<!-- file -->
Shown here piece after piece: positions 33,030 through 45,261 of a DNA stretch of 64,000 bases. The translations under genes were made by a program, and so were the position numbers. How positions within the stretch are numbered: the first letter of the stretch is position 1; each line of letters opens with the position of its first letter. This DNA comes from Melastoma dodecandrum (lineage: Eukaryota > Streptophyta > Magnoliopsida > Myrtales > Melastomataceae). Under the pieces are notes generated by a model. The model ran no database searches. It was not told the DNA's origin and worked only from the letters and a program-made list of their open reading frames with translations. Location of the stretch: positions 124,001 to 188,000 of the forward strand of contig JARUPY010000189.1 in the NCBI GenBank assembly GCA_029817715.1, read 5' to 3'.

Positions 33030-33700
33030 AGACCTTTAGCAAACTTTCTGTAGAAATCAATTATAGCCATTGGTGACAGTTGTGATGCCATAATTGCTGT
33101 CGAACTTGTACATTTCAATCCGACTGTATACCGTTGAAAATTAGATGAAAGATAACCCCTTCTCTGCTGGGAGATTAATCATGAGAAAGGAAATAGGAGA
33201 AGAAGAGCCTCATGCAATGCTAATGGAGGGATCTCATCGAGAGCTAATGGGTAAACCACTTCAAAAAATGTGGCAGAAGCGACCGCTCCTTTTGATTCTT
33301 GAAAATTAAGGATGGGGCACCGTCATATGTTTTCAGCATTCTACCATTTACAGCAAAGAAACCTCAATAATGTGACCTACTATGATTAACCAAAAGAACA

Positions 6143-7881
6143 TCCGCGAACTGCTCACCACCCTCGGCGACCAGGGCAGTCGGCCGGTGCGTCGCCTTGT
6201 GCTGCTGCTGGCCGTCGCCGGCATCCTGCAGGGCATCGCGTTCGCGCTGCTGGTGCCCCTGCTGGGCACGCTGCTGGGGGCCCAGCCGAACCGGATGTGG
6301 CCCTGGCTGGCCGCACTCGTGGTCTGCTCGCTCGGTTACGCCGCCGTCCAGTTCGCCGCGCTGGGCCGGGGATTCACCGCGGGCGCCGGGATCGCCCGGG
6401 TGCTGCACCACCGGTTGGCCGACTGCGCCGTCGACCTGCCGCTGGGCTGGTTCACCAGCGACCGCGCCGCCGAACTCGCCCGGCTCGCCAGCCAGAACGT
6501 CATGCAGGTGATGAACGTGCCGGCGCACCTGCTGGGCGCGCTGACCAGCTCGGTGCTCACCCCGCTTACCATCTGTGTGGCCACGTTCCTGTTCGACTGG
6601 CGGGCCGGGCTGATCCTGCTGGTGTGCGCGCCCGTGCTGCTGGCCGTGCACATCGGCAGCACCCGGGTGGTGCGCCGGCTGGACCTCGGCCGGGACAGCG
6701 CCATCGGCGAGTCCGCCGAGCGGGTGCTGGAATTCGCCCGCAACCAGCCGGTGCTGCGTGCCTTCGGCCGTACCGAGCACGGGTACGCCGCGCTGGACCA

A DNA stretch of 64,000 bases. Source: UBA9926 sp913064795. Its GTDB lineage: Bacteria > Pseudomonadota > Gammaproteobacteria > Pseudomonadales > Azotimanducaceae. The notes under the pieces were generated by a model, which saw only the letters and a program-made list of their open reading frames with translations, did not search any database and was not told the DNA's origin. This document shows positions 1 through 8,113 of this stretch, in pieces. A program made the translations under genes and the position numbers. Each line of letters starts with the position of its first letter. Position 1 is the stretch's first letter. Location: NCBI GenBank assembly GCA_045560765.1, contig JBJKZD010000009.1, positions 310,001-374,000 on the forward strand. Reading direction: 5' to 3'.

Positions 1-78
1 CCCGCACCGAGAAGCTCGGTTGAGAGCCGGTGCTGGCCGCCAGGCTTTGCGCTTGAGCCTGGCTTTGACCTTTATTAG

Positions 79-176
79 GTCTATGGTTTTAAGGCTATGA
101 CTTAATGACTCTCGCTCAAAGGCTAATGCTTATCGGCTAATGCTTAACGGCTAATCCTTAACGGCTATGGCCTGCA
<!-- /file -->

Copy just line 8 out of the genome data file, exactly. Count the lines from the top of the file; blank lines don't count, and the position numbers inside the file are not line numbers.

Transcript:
6143 TCCGCGAACTGCTCACCACCCTCGGCGACCAGGGCAGTCGGCCGGTGCGTCGCCTTGT